Loading logic - best practices?

(Steve) #1

What is the best practices when loading a Hype presentation that has some weight to it’s contents?

For instance, does Hype know if only Scene one is loaded and won’t load Scene two until a call has been made?

Is the best logic to have Scene One as a small page (low physical kbs of Elements on the page) and then have larger weight Scenes subsequently?

I guess the answer revolves around how elements are loaded in a Hype Presentation… Ideally it would be nice to have elements load as needed. For instance ; Scene One loads first and on completion subsequent Scenes are preloaded in the background. This could be achieved with some function on the timeline of Scene One (loadAllOtherScenes() ) or if known which is the next needed scene a function like preloadScene(‘nextScenesName’)…

Just wondering if creating low weight first pages would lessen the load time for people with slow connections and if this is used in place of low weight loading animations?

(Jonathan Deutsch) #2

There’s no best answer as it is always dependent on your purpose, audience, and amount of work that you want to put in, but here are some points that might help make some decisions:

  • All the animation data (scenes, elements, timelines, keyframes, symbols, etc.) and the Hype runtime is loaded before anything else happens. If you have a lot of scenes with animations, this will add initial load weight but then there’s no penalty after that.
  • Images and audio marked as Preload in the Resource Library will be loaded before any scenes are shown.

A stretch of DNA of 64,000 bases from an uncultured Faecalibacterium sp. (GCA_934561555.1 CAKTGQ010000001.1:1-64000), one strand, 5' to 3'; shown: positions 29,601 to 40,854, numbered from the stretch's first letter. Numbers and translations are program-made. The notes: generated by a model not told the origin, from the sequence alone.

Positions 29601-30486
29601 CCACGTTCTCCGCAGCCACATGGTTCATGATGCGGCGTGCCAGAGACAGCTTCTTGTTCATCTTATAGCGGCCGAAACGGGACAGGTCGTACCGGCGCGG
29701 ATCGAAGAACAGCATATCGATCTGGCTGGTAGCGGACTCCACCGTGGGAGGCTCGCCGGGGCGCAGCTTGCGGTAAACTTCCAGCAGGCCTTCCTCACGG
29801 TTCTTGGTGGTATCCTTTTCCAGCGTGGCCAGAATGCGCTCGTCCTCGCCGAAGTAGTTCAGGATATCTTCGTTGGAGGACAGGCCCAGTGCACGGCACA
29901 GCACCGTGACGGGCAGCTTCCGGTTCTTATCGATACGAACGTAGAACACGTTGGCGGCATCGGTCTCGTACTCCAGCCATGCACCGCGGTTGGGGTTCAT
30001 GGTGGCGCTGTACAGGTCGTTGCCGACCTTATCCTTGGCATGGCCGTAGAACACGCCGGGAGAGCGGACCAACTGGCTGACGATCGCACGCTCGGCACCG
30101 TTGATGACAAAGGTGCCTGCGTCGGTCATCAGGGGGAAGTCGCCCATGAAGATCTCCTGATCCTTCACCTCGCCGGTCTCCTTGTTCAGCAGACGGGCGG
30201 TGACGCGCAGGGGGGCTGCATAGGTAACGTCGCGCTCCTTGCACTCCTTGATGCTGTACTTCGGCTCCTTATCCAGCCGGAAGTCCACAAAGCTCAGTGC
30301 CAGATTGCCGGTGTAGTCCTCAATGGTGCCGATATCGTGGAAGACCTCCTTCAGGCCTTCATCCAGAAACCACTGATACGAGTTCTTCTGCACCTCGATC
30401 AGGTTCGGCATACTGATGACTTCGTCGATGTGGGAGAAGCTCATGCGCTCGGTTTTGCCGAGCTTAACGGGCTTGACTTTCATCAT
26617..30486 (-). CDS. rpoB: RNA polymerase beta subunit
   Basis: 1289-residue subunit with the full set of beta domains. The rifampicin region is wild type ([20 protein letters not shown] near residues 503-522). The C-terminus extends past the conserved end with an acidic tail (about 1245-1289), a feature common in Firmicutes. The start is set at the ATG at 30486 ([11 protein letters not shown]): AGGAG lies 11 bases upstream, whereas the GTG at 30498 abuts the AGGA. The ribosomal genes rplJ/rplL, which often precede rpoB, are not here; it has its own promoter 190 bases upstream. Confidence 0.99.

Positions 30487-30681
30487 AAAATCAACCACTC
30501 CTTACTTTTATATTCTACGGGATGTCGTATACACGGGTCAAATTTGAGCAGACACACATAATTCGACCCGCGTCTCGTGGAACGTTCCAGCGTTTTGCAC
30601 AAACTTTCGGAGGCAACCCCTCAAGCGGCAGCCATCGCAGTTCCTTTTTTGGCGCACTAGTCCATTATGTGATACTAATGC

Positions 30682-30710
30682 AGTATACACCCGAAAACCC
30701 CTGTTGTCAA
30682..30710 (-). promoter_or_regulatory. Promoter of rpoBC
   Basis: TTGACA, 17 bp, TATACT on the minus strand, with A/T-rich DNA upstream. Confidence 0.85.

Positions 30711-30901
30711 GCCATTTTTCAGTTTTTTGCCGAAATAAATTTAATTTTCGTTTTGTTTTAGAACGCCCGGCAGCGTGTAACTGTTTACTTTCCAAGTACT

• If an image is not marked as Preload, then it will (more-or-less) be loaded when the scene with it is shown. Hype doesn’t set the URL for the image until this point.
  • Hype doesn’t have any mechanisms (yet!) to choose independent resource loading beyond the Preload checkbox. However you can make your own preloader - basically if you make a dummy image element and set the .src to the image URL the browser will download it and subsequent uses will (generally) be fetched from this cache.

(Steve) #3

Thanks for the reply but this confuses me.
If “All the animation data and Hype Runtime is loaded before anything happens” how does preloading come into play as it seems waiting for all content negates any opportunity for “Preload”.

I’ve done some further research and believe the idea behind preloading is to preload assets into browser cache in advance of accessing an entirely different Hype document/presentation.

But even that does not seem to present an advantage unless you are separately requesting the files to preload based on a timeline or javascript event. In other words, post/after primary animation loading.

(Jonathan Deutsch) #4

Image assets are usually the heaviest items in an animation. When I refer to “animation data and Hype Runtime” I am just referring to the *_hype_generated_script.js and the HYPE-NNN.thin.min.js files. Resources other than this get loaded/preloaded by the Hype runtime.

Preloading ensures that images will be shown when needed. If preloading didn’t exist, you might be showing an animation of an image that hasn’t been downloaded yet – in other words, not showing it!

Preloading just isn’t fine-grained at the moment… it is for the entire document or nothing.

Hype does have a basic “loading” screen that option in the Document Inspector and there are ways to make your own. I’ve seen some users just split their scenes into separate .html documents and rely upon showing this in between scenes.

(Steve) #5

I understand now…Thanks for clarifying.

(Jonathan Deutsch) #6

FYI, i just wrote some code to do custom preloading tied to a timeline here: